Metallica: Top Five Live Performances

Metallica have just released some footage from the upcoming Through The Never film. The clip of Master of Puppets gives us a taste of the story and also a glimpse of the incredible stage set the band have pulled together from over the years.

You can say what you like about Metallica, but you can’t deny this performance wasn’t solid as fuck. This led us on to think about the truly great Metallica performances. As time this week has been spent preparing for various interviews, it makes sense to do another “list” post. Last time we talked about some of the greatest beards in metal, this time we tackle the subject of the top five Metallica performances. Sure, some of these are predictable, hell, probably all of them; but a legendary show is legendary for a reason. A point I should make, I’m not including stuff like Cliff Burton’s final show with the band, while that was certainly an important moment in their history, we’re purely looking at performance here.

The Unforgiven – San Diego 1992

This might be a strange one to include, but there are so many bands who can’t continue the momentum when the slow song appears in the set. This flawless rendition of The Unforgiven shows Metallica laughing off that issue. The only down side of this video is the “in the round” stage doesn’t leave a lot of room for the crowd to appear. This also wets our appetites for a burst of heaviness. And when I say burst, pretty much constant.

The Call Of Ktulu – S&M

The Call Of Ktulu already had an uneasy vibe on the album. With the addition of strings it turns it downright sinister. The additional layers give this song an incredible extra dimension that can’t be replicated again (unless they pull out the orchestra again).

Fight Fire With Fire – Quebec City (and other locations) 1986

This particular video was recorded shortly after Newsted joined Metallica. We all know the sad events that preceded his joining and know that this was an incredibly rough time for the band. The loss of a member and friend in such a horrible way may have been what gave the band this incredible energy level to fire through Fight Fire With Fire with such ferocity. Other videos from this time period paint the same picture. A band out to prove they aren’t done at the same time as feeling god knows what over the death of their friend.  It’s a bit of a bittersweet performance because of this, but deserves a spot.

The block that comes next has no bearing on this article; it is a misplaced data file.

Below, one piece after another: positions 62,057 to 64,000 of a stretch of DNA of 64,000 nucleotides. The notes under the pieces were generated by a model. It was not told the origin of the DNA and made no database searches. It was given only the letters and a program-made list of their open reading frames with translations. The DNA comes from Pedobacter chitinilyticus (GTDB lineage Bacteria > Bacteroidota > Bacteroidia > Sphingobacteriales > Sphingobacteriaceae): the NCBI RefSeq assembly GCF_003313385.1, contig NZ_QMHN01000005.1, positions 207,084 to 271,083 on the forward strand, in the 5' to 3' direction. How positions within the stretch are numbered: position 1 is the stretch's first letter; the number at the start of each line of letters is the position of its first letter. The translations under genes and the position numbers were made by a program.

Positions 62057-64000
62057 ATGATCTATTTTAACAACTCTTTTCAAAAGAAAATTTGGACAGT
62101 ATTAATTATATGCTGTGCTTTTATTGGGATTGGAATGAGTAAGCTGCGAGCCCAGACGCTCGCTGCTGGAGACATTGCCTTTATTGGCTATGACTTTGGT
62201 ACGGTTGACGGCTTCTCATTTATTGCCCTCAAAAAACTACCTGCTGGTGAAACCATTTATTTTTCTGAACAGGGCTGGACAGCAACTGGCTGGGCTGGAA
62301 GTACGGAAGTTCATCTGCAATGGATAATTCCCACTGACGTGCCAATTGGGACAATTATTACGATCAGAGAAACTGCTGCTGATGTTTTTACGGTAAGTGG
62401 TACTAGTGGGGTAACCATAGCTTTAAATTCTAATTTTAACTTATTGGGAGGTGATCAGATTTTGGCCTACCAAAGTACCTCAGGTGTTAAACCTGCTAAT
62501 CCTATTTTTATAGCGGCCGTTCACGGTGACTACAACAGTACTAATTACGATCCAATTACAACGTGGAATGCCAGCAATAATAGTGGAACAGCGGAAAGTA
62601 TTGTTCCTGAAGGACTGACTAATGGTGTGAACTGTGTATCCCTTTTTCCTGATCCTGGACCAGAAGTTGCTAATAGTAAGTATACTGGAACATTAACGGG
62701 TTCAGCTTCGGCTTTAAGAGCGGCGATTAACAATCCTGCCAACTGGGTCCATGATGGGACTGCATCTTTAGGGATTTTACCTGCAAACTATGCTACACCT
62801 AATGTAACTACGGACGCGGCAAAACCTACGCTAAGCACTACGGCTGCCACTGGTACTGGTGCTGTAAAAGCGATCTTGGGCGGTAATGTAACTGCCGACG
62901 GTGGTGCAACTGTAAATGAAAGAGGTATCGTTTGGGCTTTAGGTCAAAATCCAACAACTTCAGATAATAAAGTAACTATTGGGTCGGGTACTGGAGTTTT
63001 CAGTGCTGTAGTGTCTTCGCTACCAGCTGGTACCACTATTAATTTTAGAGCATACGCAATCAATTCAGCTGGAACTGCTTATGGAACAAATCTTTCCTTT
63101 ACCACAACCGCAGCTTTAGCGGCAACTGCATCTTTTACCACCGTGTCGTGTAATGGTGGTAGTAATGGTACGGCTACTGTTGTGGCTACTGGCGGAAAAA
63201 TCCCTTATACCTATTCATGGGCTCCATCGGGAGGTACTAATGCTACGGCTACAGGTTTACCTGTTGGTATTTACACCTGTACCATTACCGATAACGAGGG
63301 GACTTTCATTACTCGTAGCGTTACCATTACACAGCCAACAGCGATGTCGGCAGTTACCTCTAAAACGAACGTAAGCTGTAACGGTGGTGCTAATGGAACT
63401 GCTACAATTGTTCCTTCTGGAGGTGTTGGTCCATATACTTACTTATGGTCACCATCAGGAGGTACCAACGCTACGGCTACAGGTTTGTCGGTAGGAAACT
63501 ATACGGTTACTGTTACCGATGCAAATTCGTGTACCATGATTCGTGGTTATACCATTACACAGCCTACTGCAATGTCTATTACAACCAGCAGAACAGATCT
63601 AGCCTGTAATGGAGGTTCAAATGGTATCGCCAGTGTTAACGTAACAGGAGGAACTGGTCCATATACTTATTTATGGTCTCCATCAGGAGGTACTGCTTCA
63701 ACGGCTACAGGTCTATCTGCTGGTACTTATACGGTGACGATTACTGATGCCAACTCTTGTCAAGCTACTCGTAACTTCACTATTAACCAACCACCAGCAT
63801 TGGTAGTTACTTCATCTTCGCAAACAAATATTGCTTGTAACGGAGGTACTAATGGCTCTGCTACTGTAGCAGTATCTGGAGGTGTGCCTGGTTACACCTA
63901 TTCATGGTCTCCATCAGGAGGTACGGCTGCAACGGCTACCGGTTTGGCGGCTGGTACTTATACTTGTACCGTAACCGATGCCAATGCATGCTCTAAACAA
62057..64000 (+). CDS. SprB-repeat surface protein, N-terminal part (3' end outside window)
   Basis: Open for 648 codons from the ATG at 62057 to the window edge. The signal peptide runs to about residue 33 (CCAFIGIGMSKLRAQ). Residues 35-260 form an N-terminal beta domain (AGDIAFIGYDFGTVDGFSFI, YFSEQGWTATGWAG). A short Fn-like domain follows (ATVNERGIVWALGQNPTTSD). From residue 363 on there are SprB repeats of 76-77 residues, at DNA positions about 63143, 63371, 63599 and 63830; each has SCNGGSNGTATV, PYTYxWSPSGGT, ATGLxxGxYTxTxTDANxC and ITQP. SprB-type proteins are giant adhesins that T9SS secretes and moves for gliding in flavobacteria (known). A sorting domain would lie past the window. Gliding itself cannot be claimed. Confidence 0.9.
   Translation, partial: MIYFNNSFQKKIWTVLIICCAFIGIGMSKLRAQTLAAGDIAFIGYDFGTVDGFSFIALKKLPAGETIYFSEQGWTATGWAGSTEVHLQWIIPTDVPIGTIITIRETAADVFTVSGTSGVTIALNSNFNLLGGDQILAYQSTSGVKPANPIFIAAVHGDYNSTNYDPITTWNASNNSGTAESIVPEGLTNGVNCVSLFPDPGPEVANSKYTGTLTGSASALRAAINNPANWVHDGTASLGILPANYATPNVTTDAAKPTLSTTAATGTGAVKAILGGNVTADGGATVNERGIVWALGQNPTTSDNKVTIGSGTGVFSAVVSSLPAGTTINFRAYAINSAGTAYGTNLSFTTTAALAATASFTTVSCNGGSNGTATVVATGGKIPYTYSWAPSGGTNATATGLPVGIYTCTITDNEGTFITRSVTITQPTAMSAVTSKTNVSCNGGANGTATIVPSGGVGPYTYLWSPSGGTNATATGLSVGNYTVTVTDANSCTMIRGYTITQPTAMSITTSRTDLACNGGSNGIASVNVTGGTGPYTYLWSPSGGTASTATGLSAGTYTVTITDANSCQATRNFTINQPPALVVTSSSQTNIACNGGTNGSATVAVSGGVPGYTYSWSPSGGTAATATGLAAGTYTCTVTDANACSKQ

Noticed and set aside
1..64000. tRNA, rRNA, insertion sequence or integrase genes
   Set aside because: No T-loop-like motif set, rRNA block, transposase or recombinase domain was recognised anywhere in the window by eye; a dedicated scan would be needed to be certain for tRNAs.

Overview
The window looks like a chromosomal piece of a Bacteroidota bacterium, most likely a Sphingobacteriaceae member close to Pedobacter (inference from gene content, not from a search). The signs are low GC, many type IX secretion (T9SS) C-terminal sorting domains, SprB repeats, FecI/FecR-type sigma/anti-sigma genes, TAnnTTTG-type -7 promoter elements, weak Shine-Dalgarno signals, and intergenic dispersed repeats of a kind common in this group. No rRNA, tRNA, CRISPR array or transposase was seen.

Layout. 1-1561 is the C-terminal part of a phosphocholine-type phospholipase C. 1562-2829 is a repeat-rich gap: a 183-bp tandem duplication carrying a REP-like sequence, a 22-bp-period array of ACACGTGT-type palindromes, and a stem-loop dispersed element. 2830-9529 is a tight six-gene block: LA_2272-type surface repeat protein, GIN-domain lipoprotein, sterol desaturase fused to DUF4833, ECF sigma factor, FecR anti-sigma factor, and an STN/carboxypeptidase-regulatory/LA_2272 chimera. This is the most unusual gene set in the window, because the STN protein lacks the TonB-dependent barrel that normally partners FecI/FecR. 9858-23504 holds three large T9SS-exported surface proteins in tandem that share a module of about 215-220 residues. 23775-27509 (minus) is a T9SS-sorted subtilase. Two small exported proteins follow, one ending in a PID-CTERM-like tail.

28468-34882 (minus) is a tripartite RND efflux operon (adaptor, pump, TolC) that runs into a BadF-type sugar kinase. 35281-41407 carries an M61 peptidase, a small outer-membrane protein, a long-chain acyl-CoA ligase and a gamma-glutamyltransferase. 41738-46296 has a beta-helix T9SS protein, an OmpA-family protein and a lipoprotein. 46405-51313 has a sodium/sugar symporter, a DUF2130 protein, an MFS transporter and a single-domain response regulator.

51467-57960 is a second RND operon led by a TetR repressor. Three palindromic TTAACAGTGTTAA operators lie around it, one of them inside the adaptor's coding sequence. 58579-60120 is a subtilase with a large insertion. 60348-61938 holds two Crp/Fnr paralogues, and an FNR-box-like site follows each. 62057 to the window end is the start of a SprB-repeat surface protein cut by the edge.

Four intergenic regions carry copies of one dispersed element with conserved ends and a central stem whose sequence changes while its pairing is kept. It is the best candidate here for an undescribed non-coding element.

Master of Puppets – Seattle 1989

This is one of those shows I would gladly give my right testicle to have been at. The crowd is so packed round the arena they look like an organic bowl of flesh climbing the walls and lining the floor (that may not have been the most appealing description ever). With Lady Justice hovering behind the band they tear through Puppets like it’s the last time they’ll play it. The entire show is well worth buying on DVD, or at least watching on Youtube. Whiplash is another special moment from this show, and Blackened could compete, but Puppets wins the day.

Creeping Death – Moscow 1991.

For me, it just doesn’t get better than this. Whenever I hit play on this video I have to full screen it for the duration. The energy levels are just unreal. The reported size of the crowd ranges from the hundreds of thousands into a million plus. Instead of safety barricades, the crowd was held back by military personal, helicopters swooped low over the crowd who stretched as far as the eye could see and most importantly, the show was free; it was offered as a gift to the youth after the USSR crumbled.

All these reasons make for a very intense atmosphere even before a band like Metallica took to the stage. We also can’t forget this wasn’t a Metallica show; they were during the day, sandwiched between Pantera and AC/DC. There’s nothing not intense about this video, the audio surely can’t do justice to that amount of people all screaming DIE in unison after so many years of bullshit. The band themselves are on top form, Hetfield at time looks like he’s about to bite the microphone off the stand and just shout the vocals while Lars is about ready to smash the drum kit into tiny pieces. This is definitely the highlight of Metallica’s stage career in my opinion.

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